Skin rash

In the majority of cases of armpit hair infection, the skin of the armpits may not show any abnormalities. However, chronic skin infection of armpits with Corynebacterium can cause erythrasma or pitted keratolysis in some cases.

Read more on itchy armpits.

Causes of Trichomycosis Axillaris

Trichomycosis axillaris is caused by an overgrowth of bacteria belonging to the Corynebacterium genus. There are various species of bacteria that constitute the Corynebacterium genus. Bacteria of the Corynebacterium genus are a normal part of the microbial flora on the skin. Various species of bacteria and fungi reside on the human skin without causing any disease. Their populations are usually kept in check by various mechanisms.

However, some species of bacteria or fungi may start overgrowing under certain conditions, resulting in an infection. The growth of Corynebacterium is stimulated by the moisture and warmth of the skin in the armpit regions. For this reason, trichomycosis axillaris is more common in people who suffer from excessive sweating (technically referred to as hyperhidrosis).

Poor armpit hygiene could also contribute to trichomycosis axillaris. However, trichomycosis axillaris can also occur in people who have good armpit hygiene. Corynebacterium tenuis is the most common species responsible for cases of trichomycosis axillaris. It is important to note that certain fungal infections may also affect the hair shafts. A common example of a fungal infection that resembles trichomycosis axillaris is piedra.

Read more on armpit fungus.

Trichomycosis axillaris is more common after puberty. This is because the hair in the armpit region is more abundant and thick after puberty. Also, men are more prone to trichomycosis axillaris compared to women. This may be because women tend to shave their armpits more often when compared to men.

Diagnosis of Trichomycosis Axillaris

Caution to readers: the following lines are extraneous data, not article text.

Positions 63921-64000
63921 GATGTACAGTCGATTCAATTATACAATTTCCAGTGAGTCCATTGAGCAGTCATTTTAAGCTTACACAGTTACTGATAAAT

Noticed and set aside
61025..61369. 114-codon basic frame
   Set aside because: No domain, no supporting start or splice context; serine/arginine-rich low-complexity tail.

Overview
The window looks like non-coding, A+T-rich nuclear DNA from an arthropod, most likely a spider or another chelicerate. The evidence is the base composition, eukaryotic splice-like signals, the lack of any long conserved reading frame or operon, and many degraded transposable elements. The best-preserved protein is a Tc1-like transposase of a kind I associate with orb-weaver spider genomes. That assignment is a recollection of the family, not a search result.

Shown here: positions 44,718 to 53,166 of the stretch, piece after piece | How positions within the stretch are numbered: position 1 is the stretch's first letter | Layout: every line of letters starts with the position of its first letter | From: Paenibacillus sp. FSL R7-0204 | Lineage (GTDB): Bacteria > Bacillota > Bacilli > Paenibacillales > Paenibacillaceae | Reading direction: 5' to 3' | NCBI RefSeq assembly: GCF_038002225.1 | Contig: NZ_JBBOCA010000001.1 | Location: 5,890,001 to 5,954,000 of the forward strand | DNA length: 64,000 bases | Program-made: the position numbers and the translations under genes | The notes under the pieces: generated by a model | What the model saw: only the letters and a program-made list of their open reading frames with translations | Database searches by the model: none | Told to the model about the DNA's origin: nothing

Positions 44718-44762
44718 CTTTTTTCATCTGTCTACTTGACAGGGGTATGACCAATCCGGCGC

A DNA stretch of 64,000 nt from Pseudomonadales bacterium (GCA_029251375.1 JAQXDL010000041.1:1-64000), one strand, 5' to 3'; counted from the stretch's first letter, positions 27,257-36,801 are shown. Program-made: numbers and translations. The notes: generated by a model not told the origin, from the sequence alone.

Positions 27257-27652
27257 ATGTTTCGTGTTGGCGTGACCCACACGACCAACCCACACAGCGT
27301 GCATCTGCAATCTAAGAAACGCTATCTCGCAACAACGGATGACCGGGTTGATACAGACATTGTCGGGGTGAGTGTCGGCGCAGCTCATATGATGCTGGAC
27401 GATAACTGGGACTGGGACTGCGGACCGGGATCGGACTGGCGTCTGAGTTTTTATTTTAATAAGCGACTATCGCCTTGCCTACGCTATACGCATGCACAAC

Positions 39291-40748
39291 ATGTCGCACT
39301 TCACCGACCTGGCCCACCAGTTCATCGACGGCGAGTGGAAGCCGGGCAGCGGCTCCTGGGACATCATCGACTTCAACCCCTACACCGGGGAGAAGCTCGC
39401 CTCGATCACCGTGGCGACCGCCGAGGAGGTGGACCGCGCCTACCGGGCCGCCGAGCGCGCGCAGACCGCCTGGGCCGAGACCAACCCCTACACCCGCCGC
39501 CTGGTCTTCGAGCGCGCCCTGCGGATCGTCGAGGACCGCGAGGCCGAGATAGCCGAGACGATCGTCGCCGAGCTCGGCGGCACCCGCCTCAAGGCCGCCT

Since trichomycosis axillaris and piedra have similar appearance, it is important to know if the infection of the armpit hair is caused by bacteria or fungi. The presence of bacteria may be confirmed using the potassium hydroxide test. Furthermore, a bacterial culture may be done to confirm the identity of the causative organism. Treatments for trichomycosis axillaris and piedra are different because they are caused by different kinds of microbes. In some cases, both trichomycosis axillaris and piedra may co-exist in the same individual.

Treatment of Trichomycosis Axillaris

Most people who suffer from trichomycosis axillaris are unaware of its existence. Hence, people rarely seek medical treatment for this infection. Since they face no adverse health effects in the absence of any treatment, it seems that treatment may not be necessary in all cases.

The fastest way to treat trichomycosis axillaris is by shaving off the infected hairs. After shaving the armpits, one may use powders or antiperspirants to reduce sweating and prevent bacterial overgrowth in the region. Maintaining good armpit hygiene by washing and drying the area everyday will go a long way in preventing a recurrence of the infection.

When trichomycosis axillaris is persistent or recurrent, other treatments may be required. Application of gels containing benzoyl peroxide may be effective in treating the condition. If application of benzoyl peroxide does not help, then topical antibiotics (such as erythromycin and clindamycin) may be used.